US Church Growth
- There is a decrease in Americans that identify with a specific Protestant denomination since 2000. This downward trend also reflects the increase in non-denominational Protestant churches in the United States.
- According to the General Social Survey, the number of mainline Protestants in 1972 was 28%; in 2018, the number was 11%.
- The decline in mainline Protestants is likely to continue; according to the Pew Research Center, the median age for nearly all mainline Protestant denominations is older than 50.
This research report contains a deep dive into how mainline protestant churches have declined in comparison to non-denominational/independent churches in the United States.
Size Of Evangelical/Mainline Protestants
- In 2018, the Evangelical Lutheran Church in America has lost almost 200,000 of its members and 150 churches since 2000; the remaining 1,050 churches have a total of fewer than 50 members.
- According to a Pew Research Center study in 2015, there are five million fewer mainline Protestant adults in 2014 than in 2007 despite the overall U.S. population growth in that time period.
- The United Methodist Church, which is the second-largest Protestant denomination in Minnesota, had shuttered 65 churches since 2000.
- This decline is likely to continue. Part of this decline is that elderly members of mainline Protestant churches are not being replaced by a younger cohort. According to the Pew Research Center, the median age for nearly all mainline Protestant denominations is older than 50; only 16% of mainline Protestants are between the ages 18 to 29, with a majority (36%) of mainline Protestants born a Baby Boomer (born between 1946 to 1964).
Growth of Non-Denominational Churches
- According to the Universal Life Church, the number of Americans that classify their religion as non-denominational had increased from "fewer than 200,000 in 1990 to greater than 8 million by 2008."
- According to the Journal for the Scientific Study of Religion, non-denominational evangelical churches have grown in number, from 54,000 in 1998 to 84,000 in 2012; data from the Pew Research Center show a similar trend: steep declines among mainline churches while Evangelical ones are on the rise.
- Research suggests that "non-denominational congregations are among the fastest-growing churches in recent years." According to Christianity Today, there has been more than a 400% growth in Protestants who identify as non-denominational.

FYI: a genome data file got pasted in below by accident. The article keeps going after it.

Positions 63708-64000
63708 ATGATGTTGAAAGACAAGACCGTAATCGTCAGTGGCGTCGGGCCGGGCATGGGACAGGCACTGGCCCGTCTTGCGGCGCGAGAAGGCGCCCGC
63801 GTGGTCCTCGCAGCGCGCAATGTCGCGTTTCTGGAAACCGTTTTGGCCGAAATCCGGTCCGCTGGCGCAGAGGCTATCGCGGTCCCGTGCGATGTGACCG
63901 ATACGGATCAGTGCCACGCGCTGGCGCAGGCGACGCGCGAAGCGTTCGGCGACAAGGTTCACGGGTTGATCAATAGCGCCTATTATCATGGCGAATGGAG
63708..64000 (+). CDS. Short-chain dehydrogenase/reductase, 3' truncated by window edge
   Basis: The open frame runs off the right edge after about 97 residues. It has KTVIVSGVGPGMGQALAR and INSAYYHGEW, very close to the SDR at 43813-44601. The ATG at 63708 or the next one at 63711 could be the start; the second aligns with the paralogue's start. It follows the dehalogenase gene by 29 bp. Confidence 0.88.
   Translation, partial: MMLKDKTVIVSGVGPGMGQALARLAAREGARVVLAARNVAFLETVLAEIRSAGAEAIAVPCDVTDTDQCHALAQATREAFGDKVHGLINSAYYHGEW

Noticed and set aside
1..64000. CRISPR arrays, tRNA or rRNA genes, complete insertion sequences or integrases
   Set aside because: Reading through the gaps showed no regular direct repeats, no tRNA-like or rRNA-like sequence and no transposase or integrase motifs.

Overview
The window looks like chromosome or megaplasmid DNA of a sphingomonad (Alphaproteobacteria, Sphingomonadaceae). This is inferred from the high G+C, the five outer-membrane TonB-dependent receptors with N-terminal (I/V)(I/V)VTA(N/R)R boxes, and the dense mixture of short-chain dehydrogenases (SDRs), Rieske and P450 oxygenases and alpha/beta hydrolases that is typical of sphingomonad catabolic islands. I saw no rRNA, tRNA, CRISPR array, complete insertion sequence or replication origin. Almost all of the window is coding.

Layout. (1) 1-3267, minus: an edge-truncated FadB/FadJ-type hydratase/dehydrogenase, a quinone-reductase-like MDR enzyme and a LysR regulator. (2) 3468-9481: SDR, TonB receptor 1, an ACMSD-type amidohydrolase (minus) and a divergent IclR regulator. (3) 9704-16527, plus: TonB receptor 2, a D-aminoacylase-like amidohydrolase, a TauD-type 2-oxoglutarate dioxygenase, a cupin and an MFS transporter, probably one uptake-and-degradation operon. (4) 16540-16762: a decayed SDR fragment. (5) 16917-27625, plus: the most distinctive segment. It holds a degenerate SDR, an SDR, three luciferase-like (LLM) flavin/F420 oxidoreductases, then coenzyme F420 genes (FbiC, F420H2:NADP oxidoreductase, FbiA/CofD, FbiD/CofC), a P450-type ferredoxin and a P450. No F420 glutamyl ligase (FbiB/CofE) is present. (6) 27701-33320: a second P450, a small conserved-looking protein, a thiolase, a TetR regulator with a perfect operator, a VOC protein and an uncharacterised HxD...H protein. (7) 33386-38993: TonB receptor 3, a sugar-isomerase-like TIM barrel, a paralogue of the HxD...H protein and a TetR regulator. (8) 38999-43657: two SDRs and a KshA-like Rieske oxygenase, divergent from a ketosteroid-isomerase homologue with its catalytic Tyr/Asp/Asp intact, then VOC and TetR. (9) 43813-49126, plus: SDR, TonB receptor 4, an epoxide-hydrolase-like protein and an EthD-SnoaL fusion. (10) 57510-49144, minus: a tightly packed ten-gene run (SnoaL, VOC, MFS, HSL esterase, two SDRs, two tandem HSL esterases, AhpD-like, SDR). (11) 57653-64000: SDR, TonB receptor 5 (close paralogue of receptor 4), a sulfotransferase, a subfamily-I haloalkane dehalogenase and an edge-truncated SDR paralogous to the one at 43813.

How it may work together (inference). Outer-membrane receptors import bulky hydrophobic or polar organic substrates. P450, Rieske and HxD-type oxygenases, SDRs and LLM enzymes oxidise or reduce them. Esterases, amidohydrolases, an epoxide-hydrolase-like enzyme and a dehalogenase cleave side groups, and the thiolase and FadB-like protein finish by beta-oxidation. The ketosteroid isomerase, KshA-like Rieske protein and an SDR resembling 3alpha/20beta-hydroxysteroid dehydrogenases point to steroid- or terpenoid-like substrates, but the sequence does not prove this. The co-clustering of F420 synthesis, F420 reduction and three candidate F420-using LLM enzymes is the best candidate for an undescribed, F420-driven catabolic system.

- Only a decade ago, 70% of Americans who consider themselves religious are part of a congregation; in 2021, that number is 60%.
- The shrinking number of Americans who say they identify with a specific Protestant denomination is due to two trends:
- Firstly, the number of Americans saying that they do not have a specific religious identity (nones) of any kind is increasing. And because the number of Mormons, Catholics and those that identify with a non-Christian religion has stayed around the same over time, this increase has generally been accompanied by an "associated decrease in the broad category of Protestants, whose numbers shrank from 57% to 47%. There are fewer Protestants of any kind in the U.S. population today, and "the pool of those who identify with a specific Protestant denomination is smaller."
- Secondly, the number of Americans that identify as Christians other than Mormons/Catholics are increasingly putting themselves in a non-denominational category. As a result of these trends, "the percentage of Americans who identify with a specific Protestant denomination has dropped from 50% in 2000 to 30% in 2016."
In order to retrieve data on the requested topic, we utilized several analytics websites, news articles, and blogs such as Gallup, The Wall Street Journal, and Pew Research Center. While we prioritized the most recent available data, we had expanded our scope beyond the last five years. We then synthesized our findings to produce this research report.